Laura H: We see that same attitude in his reaction when he wakes up in the hospital bed. Most characters would have some sort of "it was all a dream... OR WAS IT?" moment, but he never has even an instant of doubt in his experiences or what he thinks he knows.

Andy K
: I was impressed by the self-contained nature of this issue. I haven't read the previous four parts of this storyline, I just picked this up because Death's in it and I had no trouble working things out. And now i want to see where Luthor goes from here, obviously. Great writing from Paul Cornell. And even more than wanting to read more about Lex Luthor, this issue makes me want to re-read The Sandman.

Chris S
: Cornell's done a very good job of keeping his stories self-contained, but linked. It's very much the thing I love about old-school comics storytelling, where you get an overarcing plot with individual chapters. So you've got "the one where Lex meets Death" and "the one where Lex fights Mr. Mind in the Old West" and "the one where Lex fights Gorilla Grodd." It works very, very well.

David U: Honestly, this was my favorite comic this week. Like, above Hickman's FF, above a lot of stuff I usually love. Between the main Luthor story and the brilliant Jimmy backup, this was just .... man, what a $3.99. When I pay $3.99 for a comic, this is what I want.

Laura H: Also, what exactly was the "check" Death said she was doing? Why did she let him think he was dead for, oh, the entire issue?

David U: Because he's trying to harness the energy of death. I mean, this arc so far has been him trying to Figure Out the Black Ring. How did it work? What did it do? What was the deal?

Laura H: Well, that's what he wants to know. What does Death want to know about him? What does she accomplish by doing this?

David B: I think Lex's plan to harness the Black Ring energy is going to end up biting him, and he'll have to choose. At some point down the line, Death is going to go "This is what you said. Do you still believe it? Are you ready for this now?"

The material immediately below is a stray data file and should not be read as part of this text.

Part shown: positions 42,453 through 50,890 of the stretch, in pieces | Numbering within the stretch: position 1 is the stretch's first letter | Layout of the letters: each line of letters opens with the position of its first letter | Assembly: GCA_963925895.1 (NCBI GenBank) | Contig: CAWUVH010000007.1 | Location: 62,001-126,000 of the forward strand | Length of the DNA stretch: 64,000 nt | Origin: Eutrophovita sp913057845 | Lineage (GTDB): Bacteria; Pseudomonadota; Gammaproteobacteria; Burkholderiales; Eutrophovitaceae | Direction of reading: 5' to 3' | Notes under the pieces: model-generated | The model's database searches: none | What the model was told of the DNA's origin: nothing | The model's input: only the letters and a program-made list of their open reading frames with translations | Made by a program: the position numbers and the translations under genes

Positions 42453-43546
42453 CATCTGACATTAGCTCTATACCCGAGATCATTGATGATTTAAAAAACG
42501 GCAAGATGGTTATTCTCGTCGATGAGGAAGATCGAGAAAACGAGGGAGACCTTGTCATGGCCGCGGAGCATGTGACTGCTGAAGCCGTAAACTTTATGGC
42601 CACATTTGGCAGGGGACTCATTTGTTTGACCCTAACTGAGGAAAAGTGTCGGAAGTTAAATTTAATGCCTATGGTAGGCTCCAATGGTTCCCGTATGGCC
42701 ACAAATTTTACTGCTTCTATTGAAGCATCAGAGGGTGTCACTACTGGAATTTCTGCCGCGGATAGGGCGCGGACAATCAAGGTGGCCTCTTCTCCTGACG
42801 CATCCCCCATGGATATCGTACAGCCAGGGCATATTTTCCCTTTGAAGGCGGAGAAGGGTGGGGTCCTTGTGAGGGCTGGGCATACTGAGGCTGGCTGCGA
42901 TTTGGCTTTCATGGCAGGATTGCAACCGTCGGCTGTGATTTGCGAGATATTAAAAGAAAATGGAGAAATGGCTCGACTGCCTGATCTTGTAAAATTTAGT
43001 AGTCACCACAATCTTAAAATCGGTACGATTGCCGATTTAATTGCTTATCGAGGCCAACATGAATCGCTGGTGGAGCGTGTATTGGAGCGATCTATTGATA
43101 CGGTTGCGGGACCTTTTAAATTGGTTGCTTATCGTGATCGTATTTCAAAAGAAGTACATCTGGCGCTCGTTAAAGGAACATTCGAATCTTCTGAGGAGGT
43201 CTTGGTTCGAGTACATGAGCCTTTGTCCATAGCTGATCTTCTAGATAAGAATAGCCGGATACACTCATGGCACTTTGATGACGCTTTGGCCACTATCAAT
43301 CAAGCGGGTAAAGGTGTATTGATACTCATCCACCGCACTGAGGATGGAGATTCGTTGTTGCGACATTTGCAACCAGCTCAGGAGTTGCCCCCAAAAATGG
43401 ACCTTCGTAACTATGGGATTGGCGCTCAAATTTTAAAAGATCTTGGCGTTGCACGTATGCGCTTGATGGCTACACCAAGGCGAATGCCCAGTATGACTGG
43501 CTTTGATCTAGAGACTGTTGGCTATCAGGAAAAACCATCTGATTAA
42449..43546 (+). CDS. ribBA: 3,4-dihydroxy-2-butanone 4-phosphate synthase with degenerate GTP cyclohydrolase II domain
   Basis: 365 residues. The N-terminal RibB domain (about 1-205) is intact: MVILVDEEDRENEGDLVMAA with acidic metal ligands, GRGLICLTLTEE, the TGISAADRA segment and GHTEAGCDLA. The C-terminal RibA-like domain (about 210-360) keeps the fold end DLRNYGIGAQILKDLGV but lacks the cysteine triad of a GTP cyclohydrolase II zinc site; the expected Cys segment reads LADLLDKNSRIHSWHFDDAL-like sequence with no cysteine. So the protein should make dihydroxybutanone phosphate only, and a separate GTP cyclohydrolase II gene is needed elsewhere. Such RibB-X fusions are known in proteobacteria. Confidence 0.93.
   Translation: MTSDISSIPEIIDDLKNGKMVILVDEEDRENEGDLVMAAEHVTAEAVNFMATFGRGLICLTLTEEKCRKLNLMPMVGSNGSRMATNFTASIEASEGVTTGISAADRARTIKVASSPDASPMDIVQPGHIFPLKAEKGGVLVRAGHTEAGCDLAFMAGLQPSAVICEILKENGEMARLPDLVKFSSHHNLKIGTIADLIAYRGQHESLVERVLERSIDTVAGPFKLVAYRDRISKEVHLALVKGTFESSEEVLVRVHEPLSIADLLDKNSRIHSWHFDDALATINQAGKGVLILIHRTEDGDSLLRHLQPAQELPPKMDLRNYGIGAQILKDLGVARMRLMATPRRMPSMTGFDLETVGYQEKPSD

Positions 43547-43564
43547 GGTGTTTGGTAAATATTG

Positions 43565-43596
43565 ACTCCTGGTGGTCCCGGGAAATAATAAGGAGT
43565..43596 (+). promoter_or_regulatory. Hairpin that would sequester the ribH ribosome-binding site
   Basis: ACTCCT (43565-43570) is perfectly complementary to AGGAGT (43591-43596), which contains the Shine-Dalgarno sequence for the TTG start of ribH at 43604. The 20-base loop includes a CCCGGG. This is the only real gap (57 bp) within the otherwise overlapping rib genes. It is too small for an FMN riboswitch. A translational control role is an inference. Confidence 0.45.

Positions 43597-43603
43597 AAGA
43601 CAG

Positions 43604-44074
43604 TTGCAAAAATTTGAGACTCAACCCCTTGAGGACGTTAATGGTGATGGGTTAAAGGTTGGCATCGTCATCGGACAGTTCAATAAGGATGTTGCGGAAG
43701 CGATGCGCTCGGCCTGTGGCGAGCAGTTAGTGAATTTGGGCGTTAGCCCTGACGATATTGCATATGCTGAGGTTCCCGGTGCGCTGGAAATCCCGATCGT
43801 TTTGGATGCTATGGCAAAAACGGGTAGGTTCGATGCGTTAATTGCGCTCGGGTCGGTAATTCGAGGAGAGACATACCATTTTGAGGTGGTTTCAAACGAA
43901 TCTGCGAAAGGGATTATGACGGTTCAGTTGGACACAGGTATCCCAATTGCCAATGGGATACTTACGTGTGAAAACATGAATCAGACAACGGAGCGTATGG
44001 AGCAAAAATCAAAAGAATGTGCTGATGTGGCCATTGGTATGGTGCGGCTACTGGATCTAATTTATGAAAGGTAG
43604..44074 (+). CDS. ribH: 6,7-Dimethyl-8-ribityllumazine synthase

Andy K: I think Death says it pretty plainly: She's just curious to know what this very special man has to say about stuff. She likes people, she's been known to party. She let Hob Gadling live forever just for being a solid bro.

Laura H: Obviously the experience makes him at least consider the idea of God, since he demands to speak to him and present his case. Maybe it's not about sussing out Luthor's beliefs; it's about giving him an experience that shifts them.

Andy K: Maybe, Laura, but that seems kind of pro-active for Death. As she says, she's busy.

Laura H: I mean, not that busy, or this issue wouldn't exist. Unless you see it purely as a product of the Big Hand of Dan DiDio.

Chris S: For all my fence-sitting, I am totally excited about Vandal Savage's City Made of Traps, which we learn about at the end. That sounds AMAZING.

David U: Has anyone seen the Doctor Who joke special written by Steven Moffat starring Rowan Atkinson? Where there was an entire city made of traps for the Doctor by the Master? Because I think this upcoming concept was informed by that, considering Cornell is Doctor Who 4 Lyfe.

Chris M: I love the text box "Meanwhile, around 1000 years ago . . . (!)"

David U: The (!) is fantastic

Chris M: Also, is Spearhavoc a character that's existed in the DCU anywhere before? Am I wrong in saying he doesn't really look as badass as someone named Spearhavoc should look?

Chris S: I think I would've remembered a guy named "Spearhavoc" if I'd run across him before.

Andy K: BOOM